Melissa Lockwood has urged the writers, producers and directors of the ITV soap to reconsider the forthcoming plot where characters Laurel and Jai make the decision to terminate their baby after discovering it has Down’s.
The angry mum of three, whose youngest daughter Francesca, six, was born with DS, says the story is sending out negative messages about children and adults with Down’s Syndrome.
In an open letter to bosses of the Yorkshire soap, she wrote: “I understand that soaps aim to address real life issues and tackle difficult situations, however I feel this storyline will only negatively impact the lives of those with Down syndrome rather than highlight any positives.
"Imagine the impact on viewers, those who are parents or family members of children with Down’s Syndrome and those with DS themselves.
"Seeing a much loved character happy and excited at the prospect of a new baby, only then to see them devastated that the baby has Down’s Syndrome. The emotional impact on those viewers couldn't be anything other than heartbreaking.
“As a parent of a child with Down’s Syndrome I want people to see how amazing she is and what a positive impact she has, not only on our lives but on the lives of all who she meets.
"She attends a mainstream school, goes to Rainbows and dance classes. She's a signed model having represented companies such as Mothercare, Tomato Glasses, Primark and even web giants Google. Her life has value and as a person she brings such joy wherever she goes.”
Yesterday, spoilers for the show announced that the show’s Laurel Thomas (Charlotte Bellamy) and Jai Sharma (Chris Bisson) will make the heartbreaking decision to terminate their pregnancy after learning their unborn child has Down's Syndrome.
After a prenatal diagnosis, it is said the couple then make the heartbreaking decision to terminate the baby.
According to statistics, annually around 40,000 women are told that there is a possibility their unborn child will not develop as expected.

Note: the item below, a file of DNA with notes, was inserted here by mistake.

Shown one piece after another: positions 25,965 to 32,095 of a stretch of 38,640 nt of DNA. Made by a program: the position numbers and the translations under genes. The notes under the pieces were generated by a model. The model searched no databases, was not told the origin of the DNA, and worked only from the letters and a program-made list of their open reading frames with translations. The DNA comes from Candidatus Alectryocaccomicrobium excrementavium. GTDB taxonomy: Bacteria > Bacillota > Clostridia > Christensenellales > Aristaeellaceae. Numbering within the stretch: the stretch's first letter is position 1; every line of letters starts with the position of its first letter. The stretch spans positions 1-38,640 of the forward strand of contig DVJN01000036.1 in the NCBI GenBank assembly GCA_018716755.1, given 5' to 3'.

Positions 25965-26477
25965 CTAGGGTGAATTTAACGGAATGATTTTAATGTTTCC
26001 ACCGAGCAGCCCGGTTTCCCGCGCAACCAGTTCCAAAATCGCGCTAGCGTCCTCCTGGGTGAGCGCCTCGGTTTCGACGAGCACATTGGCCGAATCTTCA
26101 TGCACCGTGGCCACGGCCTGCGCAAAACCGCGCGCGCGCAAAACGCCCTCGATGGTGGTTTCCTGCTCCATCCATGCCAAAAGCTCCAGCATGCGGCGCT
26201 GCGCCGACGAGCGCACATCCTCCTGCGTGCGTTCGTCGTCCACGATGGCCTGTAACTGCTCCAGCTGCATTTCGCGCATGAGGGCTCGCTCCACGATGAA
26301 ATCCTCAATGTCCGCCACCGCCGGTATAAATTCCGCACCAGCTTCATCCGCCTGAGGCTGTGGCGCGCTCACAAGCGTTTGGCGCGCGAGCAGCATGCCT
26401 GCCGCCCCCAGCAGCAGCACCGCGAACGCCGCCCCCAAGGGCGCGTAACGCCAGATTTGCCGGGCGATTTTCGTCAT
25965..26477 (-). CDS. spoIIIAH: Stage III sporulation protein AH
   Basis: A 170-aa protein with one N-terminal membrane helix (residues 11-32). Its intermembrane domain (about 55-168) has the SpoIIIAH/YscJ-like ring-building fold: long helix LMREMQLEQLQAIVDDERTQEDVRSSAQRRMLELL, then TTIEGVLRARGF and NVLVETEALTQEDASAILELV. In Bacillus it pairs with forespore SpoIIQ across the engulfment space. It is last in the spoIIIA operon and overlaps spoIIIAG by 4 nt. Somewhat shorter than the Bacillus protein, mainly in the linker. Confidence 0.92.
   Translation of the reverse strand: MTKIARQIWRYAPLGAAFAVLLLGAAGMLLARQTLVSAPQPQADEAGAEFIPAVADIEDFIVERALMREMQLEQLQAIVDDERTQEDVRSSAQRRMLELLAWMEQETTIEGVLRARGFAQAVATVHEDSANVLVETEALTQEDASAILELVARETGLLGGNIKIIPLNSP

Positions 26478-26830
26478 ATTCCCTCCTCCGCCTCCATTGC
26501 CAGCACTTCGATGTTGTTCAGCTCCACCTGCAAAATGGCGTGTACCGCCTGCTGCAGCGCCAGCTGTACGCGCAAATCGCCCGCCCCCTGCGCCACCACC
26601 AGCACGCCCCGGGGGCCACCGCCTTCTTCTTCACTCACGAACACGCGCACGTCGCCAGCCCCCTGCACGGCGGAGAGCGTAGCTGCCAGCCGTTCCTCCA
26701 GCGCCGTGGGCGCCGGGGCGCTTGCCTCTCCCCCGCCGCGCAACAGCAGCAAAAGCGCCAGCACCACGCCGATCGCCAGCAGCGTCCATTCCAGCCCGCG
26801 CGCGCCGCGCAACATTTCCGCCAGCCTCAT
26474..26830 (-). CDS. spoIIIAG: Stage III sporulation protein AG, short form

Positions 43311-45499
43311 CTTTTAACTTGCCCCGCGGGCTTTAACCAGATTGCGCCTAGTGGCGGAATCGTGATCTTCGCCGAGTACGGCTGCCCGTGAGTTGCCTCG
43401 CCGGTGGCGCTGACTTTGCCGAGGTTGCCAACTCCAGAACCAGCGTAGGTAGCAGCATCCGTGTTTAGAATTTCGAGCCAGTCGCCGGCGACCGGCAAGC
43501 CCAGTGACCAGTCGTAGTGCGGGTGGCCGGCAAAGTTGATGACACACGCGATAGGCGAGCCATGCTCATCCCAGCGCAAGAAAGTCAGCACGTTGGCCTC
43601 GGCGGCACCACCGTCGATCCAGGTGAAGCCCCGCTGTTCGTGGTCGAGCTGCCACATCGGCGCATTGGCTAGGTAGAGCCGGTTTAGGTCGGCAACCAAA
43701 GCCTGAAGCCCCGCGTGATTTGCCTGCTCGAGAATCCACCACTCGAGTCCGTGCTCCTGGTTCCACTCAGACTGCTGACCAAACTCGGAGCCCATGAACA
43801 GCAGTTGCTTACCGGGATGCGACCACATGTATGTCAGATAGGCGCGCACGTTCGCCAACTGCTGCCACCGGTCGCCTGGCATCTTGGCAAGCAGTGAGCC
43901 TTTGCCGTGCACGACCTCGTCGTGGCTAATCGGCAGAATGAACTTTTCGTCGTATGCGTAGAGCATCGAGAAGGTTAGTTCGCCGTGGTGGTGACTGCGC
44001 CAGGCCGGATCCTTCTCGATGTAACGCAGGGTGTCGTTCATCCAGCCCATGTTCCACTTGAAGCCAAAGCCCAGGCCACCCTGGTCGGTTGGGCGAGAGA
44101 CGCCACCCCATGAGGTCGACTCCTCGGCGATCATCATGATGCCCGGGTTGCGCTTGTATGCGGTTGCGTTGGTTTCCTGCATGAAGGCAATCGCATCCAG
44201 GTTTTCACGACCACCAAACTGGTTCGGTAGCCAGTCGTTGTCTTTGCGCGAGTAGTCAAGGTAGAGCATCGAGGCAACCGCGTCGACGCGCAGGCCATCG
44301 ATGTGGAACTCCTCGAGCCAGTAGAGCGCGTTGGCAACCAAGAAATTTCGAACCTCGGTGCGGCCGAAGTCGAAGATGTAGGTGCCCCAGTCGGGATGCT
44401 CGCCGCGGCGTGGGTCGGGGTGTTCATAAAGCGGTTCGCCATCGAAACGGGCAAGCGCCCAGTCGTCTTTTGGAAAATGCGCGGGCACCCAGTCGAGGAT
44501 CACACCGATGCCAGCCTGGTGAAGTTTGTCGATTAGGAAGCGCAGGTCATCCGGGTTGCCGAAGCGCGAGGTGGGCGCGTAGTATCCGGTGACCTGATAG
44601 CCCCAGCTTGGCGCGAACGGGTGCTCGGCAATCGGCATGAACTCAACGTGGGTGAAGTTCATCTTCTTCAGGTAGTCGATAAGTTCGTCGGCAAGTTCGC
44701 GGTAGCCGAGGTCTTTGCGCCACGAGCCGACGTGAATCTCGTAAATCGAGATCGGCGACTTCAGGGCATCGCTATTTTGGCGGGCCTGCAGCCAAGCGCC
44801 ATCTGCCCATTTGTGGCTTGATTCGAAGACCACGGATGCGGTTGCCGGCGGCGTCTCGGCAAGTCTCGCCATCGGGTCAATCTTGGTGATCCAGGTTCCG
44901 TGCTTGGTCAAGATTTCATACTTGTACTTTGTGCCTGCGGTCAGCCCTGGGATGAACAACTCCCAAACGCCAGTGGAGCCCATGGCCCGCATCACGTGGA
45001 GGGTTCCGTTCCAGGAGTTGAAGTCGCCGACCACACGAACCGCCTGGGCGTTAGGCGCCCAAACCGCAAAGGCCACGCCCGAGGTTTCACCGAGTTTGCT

And while many are reassured and will go ahead with the pregnancy, around 5,000 women every year make the heartbreaking decision to end the pregnancy after learning of the baby's genetic or physical condition.
On the poignant storyline, Emmerdale said: 'The Emmerdale story team felt it was a story that needed to be told. With the support and guidance of Antenatal Results and Choices (ARC) we endeavour to ensure this story will be sensitively told whilst reflecting the reality many couples face.'
Meanwhile actress Charlotte Bellamy, who plays Laurel, said of the storyline: 'Terminating a pregnancy is an emotive subject, but I think as a programme what Emmerdale does brilliantly is portray difficult stories that are important to tell.
'The statistics tell us that a majority of people faced with similar news resulting from a diagnostic test, do take this decision. So I hope Laurel and Jai's story will take the audience on the journey of them coming to this conclusion and having some understanding why they do.'
Series producer Laura Shaw commented: 'Right from the moment the idea was first mooted for this storyline, we knew it was one that if we went ahead with, it had to be fully researched, which involved us speaking to medical professionals, charities and parents with lived experience.
'Listening to women and men telling us their stories, hearing what brought them to make the difficult decision to terminate their pregnancies, cemented for us that this was a topic rarely shown on soap, but a really important one to highlight.'
She went on: 'Translating what we had learnt into Emmerdale scripts led to what was arguably the most challenging and difficult writing our writing team had ever been tasked with.
'What we have produced and Charlotte and Chris have both brilliantly brought to life, is some of the most heartbreaking and emotional episodes of Emmerdale viewers will have ever seen.'
Jane Fisher, Director of Antenatal Results and Choices (ARC) said of the plot: 'We have over 30 years’ experience of supporting women and their partners through the painful circumstances of ending a wanted pregnancy after a prenatal diagnosis.
'Thousands of parents go through this every year, but it is rarely spoken about. This can lead to bereaved parents feeling very isolated in their grief. We are really pleased that such a popular drama as Emmerdale is tackling this story in such an empathetic and thoughtful way.
'I have been particularly impressed by how they have valued input from us to help make sure it is as true as possible to the complex reality for couples. It won’t make for easy viewing but will do much to break the silence around this sensitive topic.'
However, Melissa, who lives in Wath with her husband Alan and children, has urged bosses to rewrite the episodes.
She said: “If only mainstream media showed more of the positives, the view of the general public would be far less negative and those faced with agonising decisions wouldn't feel so daunted.
"I’d like the producers of Emmerdale to take a different stance. This storyline will have a massive impact on people.
“We need to change the narrative so that people see that having a child with Down’s Syndrome is not a bad thing. They need to show the positives rather than the negatives.”